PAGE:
It isn’t uncommon for young athletes to dream big. Any youth devoted to their sport will eagerly tell you their ambitions of playing in the big leagues, mimicking the roar of the crowds as they score that buzzer-beating shot. But in the face of reality, we intuitively know that those childhood dreams rarely come true, and the data backs that up: according to the NCAA, there are 10 million high school athletes in the US compared to just over 400,000 college athletes across all sports. At the professional level, that number is drastically smaller. So why do youth training camps and similar programs in the youth sports industry continue to peddle parental fantasies about their children as future professional athletes?
First, let’s get the bare-boned statistics out of the way. It’s important to remember that just 3.5% of all high school basketball players will play for a college team (only 1% at a Division I school), and a measly 1% of all NCAA players will make it to the NBA. For football, just 7% out of every one million high school players will play in college; of that percentage, 2% have a chance of scoring a coveted position in the NFL. For other sports, the numbers look largely the same, but that doesn’t stop the youth sports industry from goading parents into spending more.
If you didn’t know, the youth sports industry is valued at nearly $20 billion a year. Sports camps, private coaches, recruitment videos, showcase tournaments, and more all have a vested interest in making money. It comes as no surprise to me; then, those sports expenses are one of the leading causes of financial stress for millions of parents across the nation. According to an Ameritrade study, one-third of parents surveyed were not regularly contributing to their retirement funds due to sports-related expenses for their children; 40% reported not having any kind of emergency fund. The belief is that these expenses will guarantee their kids a sports scholarship at a number of select “dream” schools, but again, the data will tell you that very few of those scholarships are actually awarded. This problem also highlights a big economic divide: a recent survey found that youth athletes from low-income homes were six times more likely to quit sports due to the costs.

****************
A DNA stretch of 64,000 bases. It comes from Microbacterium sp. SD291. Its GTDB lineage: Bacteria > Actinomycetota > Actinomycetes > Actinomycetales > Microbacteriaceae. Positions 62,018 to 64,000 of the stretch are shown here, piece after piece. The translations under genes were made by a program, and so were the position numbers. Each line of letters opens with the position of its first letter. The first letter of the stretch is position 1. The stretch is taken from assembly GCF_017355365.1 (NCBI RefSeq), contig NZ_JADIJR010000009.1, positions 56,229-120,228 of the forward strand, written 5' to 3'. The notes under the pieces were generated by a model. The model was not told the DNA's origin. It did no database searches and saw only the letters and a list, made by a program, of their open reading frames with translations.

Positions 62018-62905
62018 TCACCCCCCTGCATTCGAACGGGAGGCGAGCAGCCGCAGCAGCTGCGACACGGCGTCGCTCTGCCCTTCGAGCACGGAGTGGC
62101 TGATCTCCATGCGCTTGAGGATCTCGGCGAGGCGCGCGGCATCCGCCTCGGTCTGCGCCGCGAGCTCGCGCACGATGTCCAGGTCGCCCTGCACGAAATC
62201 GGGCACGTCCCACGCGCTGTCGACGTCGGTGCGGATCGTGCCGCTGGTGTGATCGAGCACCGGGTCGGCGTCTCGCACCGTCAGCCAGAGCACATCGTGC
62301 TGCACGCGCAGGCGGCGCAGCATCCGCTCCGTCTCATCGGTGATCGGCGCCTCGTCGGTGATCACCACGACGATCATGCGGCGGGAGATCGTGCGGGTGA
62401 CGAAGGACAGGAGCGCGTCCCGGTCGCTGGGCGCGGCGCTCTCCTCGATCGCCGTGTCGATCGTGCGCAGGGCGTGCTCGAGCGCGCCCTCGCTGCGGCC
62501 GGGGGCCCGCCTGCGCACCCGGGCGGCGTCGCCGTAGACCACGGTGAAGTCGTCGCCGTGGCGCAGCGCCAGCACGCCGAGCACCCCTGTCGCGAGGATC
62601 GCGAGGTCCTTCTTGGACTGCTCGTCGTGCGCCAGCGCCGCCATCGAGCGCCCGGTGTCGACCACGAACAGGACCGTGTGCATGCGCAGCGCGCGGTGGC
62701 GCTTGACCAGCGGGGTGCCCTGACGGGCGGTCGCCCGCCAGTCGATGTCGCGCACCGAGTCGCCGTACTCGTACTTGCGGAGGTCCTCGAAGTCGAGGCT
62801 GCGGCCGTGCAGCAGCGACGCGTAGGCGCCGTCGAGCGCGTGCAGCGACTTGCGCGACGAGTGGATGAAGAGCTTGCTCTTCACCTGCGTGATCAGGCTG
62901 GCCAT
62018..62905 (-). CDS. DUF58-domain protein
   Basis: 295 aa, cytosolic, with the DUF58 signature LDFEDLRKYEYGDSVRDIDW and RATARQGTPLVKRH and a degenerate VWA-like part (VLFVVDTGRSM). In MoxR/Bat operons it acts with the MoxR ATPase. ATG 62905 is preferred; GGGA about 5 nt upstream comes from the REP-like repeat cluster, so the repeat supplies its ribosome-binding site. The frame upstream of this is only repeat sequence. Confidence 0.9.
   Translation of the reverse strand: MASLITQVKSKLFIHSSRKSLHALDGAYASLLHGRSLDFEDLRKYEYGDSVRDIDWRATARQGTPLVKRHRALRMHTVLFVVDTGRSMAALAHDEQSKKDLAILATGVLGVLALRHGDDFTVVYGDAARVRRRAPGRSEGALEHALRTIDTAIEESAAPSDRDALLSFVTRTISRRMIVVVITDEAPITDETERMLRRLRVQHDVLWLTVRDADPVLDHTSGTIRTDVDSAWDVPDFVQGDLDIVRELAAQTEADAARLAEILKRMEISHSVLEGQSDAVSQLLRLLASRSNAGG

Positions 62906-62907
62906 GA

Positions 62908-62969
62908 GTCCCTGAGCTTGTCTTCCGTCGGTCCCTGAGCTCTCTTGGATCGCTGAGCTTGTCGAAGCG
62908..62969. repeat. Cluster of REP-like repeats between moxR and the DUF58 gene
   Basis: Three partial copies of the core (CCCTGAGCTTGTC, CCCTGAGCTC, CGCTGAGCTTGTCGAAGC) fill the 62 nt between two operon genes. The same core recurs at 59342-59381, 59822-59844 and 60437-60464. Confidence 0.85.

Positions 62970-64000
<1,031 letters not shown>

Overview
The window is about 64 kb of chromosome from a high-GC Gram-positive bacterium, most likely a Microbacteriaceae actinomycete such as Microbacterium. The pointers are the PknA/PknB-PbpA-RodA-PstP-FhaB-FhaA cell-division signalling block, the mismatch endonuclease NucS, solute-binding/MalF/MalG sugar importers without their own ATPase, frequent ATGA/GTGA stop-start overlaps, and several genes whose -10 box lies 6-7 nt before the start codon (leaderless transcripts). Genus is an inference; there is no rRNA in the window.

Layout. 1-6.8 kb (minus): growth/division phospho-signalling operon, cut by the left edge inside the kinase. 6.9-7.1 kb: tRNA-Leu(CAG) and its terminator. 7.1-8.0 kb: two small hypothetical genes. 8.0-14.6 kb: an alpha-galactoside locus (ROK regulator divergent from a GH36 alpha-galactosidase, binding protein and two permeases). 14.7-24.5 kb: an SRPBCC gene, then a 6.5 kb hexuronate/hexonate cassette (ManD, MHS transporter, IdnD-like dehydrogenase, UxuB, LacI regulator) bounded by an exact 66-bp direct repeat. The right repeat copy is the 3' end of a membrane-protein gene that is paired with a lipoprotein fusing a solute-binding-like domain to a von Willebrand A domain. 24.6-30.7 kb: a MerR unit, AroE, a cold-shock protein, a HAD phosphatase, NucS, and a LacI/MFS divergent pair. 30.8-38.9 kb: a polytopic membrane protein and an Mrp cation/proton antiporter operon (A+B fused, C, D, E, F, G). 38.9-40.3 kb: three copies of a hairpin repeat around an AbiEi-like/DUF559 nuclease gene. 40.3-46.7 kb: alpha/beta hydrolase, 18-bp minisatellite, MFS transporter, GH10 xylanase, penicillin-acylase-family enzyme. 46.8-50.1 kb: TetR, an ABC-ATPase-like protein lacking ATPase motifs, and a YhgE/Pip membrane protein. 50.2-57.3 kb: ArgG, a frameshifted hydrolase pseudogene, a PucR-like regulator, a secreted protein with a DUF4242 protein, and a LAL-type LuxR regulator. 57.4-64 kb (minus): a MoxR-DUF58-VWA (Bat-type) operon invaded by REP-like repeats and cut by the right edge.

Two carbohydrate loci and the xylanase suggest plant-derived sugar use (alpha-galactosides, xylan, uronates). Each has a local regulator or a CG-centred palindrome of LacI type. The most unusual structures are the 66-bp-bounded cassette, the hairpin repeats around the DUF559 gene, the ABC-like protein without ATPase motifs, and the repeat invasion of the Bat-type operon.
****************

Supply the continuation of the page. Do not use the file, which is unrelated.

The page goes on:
It only seems logical that youth sports are largely money-driven, but if you’re the parent of a young athlete, it helps to be acutely aware of the more predatory services that are willing to lie to you for a good payout. A training camp should focus on community and health, and fun, not push fantasies of scholarships, and NFL contracts abound. It isn’t fair to already financially struggling parents, and it isn’t fair to the children who are led to believe that they have a huge chance of making it big.